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posted on 19 January 2018

Rail Week Ending 13 January 2018: A Little Better This Week

Week 2 of 2018 shows same week total rail traffic (from same week one year ago) expanded according to the Association of American Railroads (AAR) traffic data. The rolling averages for the economically intuitive sectors barely remains in expansion, and the decline in the last three weeks negatively affected all the averages.

Analyst Opinion of the Rail Data

We review this data set to understand the economy. If coal and grain are removed from the analysis, this week it grew 0.3 %. We primarily use rolling averages the analyze the data due to weekly volatility.

Intermodal transport expanded year-over-year this week.

The following graph compares the four week moving averages for the rail economically intuitive sectors (red line) vs. total movements (blue line): Rail's intuitive sectors have been bouncing around the zero growth line for most of 2017.

This analysis is looking for clues in the rail data to show the direction of economic activity - and is not necessarily looking for clues of profitability of the railroads. The weekly data is fairly noisy, and the best way to view it is to look at the rolling averages (carloads [including coal and grain] and intermodal combined).

Percent current rolling average is larger than the rolling average of one year ago Current quantities accelerating or decelerating Current rolling average accelerating or decelerating compared to the rolling average one year ago
4 week rolling average -0.2 % decelerating decelerating
13 week rolling average +1.6 % decelerating decelerating
52 week rolling average +3.5 % decelerating decelerating

A summary of the data from the AAR:

For this week, total U.S. weekly rail traffic was 511,937 carloads and intermodal units, up 0.5 percent compared with the same week last year.

Total carloads for the week ending January 13 were 241,351 carloads, down 4.1 percent compared with the same week in 2017, while U.S. weekly intermodal volume was 270,586 containers and trailers, up 5 percent compared to 2017.

Four of the 10 carload commodity groups posted an increase compared with the same week in 2017. They included nonmetallic minerals, up 3,668 carloads, to 30,530; chemicals, up 2,028 carloads, to 31,879; and forest products, up 244 carloads, to 9,748. Commodity groups that posted decreases compared with the same week in 2017 included coal, down 8,992 carloads, to 76,001; grain, down 2,444 carloads, to 21,957; and metallic ores and metals, down 1,443 carloads, to 20,518.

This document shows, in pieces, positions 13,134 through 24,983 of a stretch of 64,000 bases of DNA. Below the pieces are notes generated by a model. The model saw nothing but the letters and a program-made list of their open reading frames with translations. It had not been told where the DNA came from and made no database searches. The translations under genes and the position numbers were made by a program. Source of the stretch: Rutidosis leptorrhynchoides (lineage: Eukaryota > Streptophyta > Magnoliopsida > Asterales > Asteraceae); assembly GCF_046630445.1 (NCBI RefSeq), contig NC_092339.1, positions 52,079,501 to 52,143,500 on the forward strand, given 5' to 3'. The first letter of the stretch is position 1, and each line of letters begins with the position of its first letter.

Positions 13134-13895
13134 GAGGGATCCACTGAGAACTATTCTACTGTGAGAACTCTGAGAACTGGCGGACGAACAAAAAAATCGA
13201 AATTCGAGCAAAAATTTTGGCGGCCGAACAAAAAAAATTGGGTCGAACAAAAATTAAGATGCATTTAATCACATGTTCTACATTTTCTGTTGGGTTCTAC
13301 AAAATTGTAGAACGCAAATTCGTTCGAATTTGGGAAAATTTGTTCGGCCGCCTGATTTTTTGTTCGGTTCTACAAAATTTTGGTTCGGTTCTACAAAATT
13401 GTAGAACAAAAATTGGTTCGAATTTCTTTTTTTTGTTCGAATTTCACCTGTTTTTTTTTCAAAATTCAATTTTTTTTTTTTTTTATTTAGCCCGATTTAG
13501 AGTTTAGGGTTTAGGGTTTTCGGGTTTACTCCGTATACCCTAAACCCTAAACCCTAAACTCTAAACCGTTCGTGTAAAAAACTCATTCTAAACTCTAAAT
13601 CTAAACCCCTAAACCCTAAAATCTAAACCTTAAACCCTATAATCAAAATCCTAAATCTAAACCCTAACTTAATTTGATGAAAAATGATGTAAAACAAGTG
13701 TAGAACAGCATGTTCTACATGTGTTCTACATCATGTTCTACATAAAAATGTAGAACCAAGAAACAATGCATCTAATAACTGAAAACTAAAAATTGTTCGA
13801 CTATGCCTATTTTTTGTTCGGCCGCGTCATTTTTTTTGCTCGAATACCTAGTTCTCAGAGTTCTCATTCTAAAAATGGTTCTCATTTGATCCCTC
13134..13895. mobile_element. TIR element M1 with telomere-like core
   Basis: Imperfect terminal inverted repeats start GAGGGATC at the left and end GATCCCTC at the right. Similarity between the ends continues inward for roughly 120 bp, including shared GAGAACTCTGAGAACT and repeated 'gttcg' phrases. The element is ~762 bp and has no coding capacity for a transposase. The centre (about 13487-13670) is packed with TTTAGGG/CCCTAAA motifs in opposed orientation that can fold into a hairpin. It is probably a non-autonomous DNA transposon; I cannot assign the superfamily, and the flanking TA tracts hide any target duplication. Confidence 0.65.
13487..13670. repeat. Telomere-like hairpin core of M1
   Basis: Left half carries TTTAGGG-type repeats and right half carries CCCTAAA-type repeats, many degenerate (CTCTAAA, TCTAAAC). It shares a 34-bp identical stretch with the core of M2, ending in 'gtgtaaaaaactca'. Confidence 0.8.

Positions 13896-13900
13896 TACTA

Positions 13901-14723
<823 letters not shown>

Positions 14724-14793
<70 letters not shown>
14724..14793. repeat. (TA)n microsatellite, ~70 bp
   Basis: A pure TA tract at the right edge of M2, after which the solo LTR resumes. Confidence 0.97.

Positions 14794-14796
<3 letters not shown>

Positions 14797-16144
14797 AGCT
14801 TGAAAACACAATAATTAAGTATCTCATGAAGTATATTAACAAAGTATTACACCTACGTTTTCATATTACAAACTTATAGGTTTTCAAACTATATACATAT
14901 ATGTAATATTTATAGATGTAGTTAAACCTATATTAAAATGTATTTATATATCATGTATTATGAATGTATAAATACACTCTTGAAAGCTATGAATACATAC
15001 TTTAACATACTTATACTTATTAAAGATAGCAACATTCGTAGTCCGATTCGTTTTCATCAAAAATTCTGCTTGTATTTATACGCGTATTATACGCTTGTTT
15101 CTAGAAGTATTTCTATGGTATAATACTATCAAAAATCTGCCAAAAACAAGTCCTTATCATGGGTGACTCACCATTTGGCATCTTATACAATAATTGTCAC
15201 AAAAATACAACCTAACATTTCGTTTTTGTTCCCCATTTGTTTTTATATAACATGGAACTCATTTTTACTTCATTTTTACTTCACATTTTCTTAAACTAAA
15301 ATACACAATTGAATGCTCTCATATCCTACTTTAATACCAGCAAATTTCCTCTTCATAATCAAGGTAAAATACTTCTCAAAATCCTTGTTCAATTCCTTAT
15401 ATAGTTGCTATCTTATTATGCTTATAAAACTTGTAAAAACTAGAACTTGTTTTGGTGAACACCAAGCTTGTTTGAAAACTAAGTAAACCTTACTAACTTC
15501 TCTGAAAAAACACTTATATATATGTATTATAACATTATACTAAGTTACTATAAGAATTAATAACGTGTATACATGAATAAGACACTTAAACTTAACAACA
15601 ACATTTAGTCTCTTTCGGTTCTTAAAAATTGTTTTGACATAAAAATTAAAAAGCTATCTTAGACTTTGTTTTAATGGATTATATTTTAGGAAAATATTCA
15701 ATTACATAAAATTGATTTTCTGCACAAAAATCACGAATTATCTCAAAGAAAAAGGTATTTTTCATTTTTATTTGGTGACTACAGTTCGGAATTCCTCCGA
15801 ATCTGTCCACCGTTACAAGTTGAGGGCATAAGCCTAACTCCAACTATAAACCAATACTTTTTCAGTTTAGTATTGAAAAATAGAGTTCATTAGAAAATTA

For the first two weeks of 2018, U.S. railroads reported cumulative volume of 449,997 carloads, down 4.6 percent from the same point last year; and 477,802 intermodal units, up 1 percent from last year. Total combined U.S. traffic for the first two weeks of 2018 was 927,799 carloads and intermodal units, a decrease of 1.8 percent compared to last year.

Coal is over 1/3 of the total railcar count, and this week the EIA says coal production is 11.0 % lower than the production estimate in the comparable week in 2017.

The middle row in the table below removes coal and grain from the changes in the railcar counts as neither of these commodities is economically intuitive.

This Week Carloads Intermodal Total
This week Year-over-Year -4.1 % -5.0 % +0.5 %
Ignoring coal and grain -0.3 %
Year Cumulative to Date -4.6 % +1.0 % -1.8 %

[click on graph below to enlarge]

z rail1.png

For the week ended January 13, 2018

  • Estimated U.S. coal production totaled approximately 13.5 million short tons (mmst)
  • This production estimate is 11.7% higher than last week's estimate and 12.9% lower than the production estimate in the comparable week in 2017
  • East of the Mississippi River coal production totaled 5.5 mmst
  • West of the Mississippi River coal production totaled 8 mmst
  • U.S. year-to-date coal production totaled 24.1 mmst, 10.8% lower than the comparable year-to-date coal production in 2017

Steven Hansen



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